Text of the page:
The Expected Number of Olympic Medals: A Case Study of Team Portugal at Tokyo 2020


  • Tiago Manuel Barbosa Department of Sport Sciences, Instituto Politécnico de Bragança



Olympic Games, Results prediction


The 2020 Summer Olympic Games reached to an end in Tokyo, Japan. Even though all the hiccups, constraints, and challenges imposed by the COVID-19 pandemic, the Games were successfully held in August 2021. For the first time in history, Team Portugal won four medals (one gold, one silver, and two bronzes). In 2018 the Portuguese Olympic Committee signed a contract with the Portuguese Institute of Sport and Youth (i.e., Portuguese government) listing the deliverables of the mission Tokyo 2020 against a funding scheme of 18.5 million euros (Contrato n.º 33-A/2018; Contrato -Programa de Desenvolvimento Desportivo n.º CP/1/DDF/2018). The document sets, among other goals and deliverables, that no less than two medals would be won at Tokyo 2020 (section IV.1. of the contract).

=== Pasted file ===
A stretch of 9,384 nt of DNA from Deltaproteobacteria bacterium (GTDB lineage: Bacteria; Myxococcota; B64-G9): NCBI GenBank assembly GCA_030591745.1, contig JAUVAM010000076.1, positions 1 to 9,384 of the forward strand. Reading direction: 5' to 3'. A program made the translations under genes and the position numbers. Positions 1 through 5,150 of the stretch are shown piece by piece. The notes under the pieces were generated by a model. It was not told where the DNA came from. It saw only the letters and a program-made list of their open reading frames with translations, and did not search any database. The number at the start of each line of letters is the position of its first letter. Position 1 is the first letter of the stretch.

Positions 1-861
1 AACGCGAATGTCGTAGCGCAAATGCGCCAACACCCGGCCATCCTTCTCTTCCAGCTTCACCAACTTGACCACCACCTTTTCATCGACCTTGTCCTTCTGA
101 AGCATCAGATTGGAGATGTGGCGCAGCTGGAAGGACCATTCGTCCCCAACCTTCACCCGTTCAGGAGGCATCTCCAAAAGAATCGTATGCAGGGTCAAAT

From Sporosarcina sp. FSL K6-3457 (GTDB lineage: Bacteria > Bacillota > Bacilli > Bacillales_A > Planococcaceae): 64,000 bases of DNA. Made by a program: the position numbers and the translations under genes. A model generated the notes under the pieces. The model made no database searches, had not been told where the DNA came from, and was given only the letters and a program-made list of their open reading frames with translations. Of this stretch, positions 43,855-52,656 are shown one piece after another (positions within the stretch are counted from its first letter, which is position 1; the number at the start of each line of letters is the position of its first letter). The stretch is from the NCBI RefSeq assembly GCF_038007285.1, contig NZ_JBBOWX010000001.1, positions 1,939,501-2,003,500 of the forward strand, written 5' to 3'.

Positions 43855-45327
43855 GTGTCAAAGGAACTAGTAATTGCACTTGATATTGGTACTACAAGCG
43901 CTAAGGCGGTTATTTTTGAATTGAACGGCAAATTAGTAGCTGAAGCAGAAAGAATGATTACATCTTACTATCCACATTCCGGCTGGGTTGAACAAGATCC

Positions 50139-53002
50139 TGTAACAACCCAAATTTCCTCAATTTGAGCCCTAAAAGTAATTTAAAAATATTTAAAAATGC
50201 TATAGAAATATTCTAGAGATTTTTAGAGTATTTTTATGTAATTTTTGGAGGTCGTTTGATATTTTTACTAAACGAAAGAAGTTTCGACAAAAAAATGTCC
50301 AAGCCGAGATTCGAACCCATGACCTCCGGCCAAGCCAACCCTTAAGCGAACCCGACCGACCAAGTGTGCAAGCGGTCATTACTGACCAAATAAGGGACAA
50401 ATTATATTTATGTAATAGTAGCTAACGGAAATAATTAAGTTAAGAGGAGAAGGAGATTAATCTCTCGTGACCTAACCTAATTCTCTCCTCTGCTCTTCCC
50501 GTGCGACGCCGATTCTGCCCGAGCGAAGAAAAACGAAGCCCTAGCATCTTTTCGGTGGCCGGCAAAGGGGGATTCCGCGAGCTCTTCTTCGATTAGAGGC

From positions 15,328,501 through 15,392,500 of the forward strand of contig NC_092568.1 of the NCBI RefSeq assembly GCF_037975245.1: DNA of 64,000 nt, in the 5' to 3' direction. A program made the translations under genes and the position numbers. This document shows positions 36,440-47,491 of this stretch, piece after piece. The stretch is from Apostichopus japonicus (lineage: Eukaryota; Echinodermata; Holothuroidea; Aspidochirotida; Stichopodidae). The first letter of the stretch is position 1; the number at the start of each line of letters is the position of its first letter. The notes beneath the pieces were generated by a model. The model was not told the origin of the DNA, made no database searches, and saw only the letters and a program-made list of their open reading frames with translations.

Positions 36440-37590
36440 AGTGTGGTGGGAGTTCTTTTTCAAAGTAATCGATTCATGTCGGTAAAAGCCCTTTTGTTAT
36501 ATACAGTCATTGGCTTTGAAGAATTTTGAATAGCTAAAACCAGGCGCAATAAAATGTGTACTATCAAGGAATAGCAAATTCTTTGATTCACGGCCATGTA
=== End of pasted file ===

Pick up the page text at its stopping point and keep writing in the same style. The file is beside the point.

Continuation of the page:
On the road to Tokyo, Portugal got more than two medallists at World Championships in several Olympic sports. Indeed, there were six to eight potential medallists at the 2020 Olympic Games (O Jogo, 2021). There is evidence that just one-third to one-fourth of the Olympic athletes are able to excel and outperform at the Olympic Games. In the sport of competitive swimming, just 29.82% of all male Olympians and 53.84% of the finalists at Rio 2016 improved their entry times (Barbosa, 2016a). On average, only 30% of the swimmers were able to improve their entry time at the 2012 and 2016 Olympic Games (Barbosa, 2016b). At Rio 2016, Team Portugal was expected to win two medals out of nine potential medallists, i.e., almost 25% of effectiveness (Garcia, 2016). Thus, one can wonder if the Portuguese Olympic Committee was sensible, assuming that two athletes would reach the podium spot out of six to eight potential medallists. Also, it begs the question if the four medals won were an outstanding achievement, deemed as a substantial improvement of the Portuguese sports system or, if alternatively, the Portuguese Olympic Committee underestimated the number of medals that the country could win.